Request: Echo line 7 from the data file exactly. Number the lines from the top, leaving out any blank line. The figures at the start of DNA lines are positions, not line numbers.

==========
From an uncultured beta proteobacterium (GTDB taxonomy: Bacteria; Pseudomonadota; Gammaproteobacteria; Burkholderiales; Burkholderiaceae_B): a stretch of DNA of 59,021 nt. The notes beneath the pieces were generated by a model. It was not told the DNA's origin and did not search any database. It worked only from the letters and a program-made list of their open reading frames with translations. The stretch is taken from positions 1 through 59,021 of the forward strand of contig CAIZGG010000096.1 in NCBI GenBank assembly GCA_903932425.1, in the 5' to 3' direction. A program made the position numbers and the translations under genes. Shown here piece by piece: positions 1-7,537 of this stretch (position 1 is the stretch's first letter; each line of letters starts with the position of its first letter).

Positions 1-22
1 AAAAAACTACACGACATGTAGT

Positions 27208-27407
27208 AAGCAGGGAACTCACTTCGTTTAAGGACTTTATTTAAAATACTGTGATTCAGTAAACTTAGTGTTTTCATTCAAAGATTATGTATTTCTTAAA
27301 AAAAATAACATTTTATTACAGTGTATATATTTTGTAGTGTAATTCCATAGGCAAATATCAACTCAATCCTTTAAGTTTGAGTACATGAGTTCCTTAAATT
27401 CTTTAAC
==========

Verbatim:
27401 CTTTAAC